Then my daughter was born and still people asked, “Aren’t you going back to work soon?” and “Don’t you think it’s time you started working again?” I didn’t know how to answer them. At first I thought they were plain crazy. I hadn’t slept more than 90 minutes at a time for weeks and sometimes didn’t even have time to brush my teeth. I already had a job. The hardest job I ever had! Plus, I waited almost 35 years to have a baby. I had spent most of my life taking care of and loving other people’s children. I finally had my own child. I didn’t want to be away from her all day and I didn’t need to be. Not to mention, between taking care of a baby, supporting a budding business, maintaining the house, and of course painting I didn’t see much room for a typical job. When your husband can make more in one hour than you can in an entire day and daycare would eat up most of your income what would be the point? Especially when I was already doing what I wanted to be doing. We decided that this was the perfect time and opportunity for me to concentrate on becoming an artist and to enjoy being a mother. I know I have disappointed some people with my choices, but this is my life and my time. Shouldn’t I spend it the way I feel is best?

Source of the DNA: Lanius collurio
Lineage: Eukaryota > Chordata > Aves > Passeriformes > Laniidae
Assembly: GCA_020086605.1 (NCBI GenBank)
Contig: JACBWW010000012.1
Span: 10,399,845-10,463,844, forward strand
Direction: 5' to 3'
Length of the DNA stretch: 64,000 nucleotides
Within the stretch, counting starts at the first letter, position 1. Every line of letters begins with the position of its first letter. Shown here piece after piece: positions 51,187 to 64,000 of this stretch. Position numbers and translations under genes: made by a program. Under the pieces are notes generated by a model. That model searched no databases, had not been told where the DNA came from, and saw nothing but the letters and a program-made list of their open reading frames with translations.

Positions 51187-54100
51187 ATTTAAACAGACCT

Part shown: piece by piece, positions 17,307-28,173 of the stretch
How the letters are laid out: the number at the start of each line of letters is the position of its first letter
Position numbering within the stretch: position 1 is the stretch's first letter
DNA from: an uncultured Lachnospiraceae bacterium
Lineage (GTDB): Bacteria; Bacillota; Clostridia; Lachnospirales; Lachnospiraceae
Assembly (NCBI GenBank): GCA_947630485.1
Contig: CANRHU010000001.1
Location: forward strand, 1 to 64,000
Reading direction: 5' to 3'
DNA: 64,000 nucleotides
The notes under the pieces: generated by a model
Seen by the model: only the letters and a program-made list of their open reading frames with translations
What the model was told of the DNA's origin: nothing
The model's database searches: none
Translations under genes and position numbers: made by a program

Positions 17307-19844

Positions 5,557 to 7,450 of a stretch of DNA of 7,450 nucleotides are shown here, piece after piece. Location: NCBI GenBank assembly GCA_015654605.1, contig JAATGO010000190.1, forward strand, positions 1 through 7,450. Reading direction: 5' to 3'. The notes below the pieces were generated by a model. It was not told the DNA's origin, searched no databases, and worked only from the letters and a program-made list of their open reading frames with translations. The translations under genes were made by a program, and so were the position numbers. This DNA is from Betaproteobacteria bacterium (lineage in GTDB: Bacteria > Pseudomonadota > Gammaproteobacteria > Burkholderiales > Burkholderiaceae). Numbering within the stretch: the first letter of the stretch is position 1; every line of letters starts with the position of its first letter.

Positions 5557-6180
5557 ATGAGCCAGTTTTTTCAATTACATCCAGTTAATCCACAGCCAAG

Nobody asks me about working anymore. They have either given up on me or have accepted me for who I am. I don’t feel shame or doubt anymore when I say I am a Stay-At-Home mom who paints. I know I am not some lazy, shiftless person mooching off of my spouse. I am not eating bonbons and watching TV all day. I am busier, more creative, and more productive than I have ever been at any other time in my life. Jim tells everyone I am an artist with so much enthusiasm and joy that nobody can ever say anything negative in response. It feels good to be doing what is right for me and for my family. I don’t judge other people for their choices because I know they have good reasons for making them. There will always be naysayers, but I don’t want to be one of them. Most importantly, I try not to let other people extinguish my pride anymore. Sometimes I completely fail in those attempts, but I laugh because both my mom and my husband always say, “Don’t listen to them. They are just jealous!” How can so many people be jealous of me? It sounds so ridiculous, but maybe it’s true. I am pretty happy and I know that just drives some people crazy. Isn’t there an old saying that goes something like “Living a good life is the best revenge”? To all those people out there living a good life despite set-backs and criticism I applaud you and your efforts. Keep up the good and sometimes hard work of living an authentic life! In the end it might be the only thing that matters.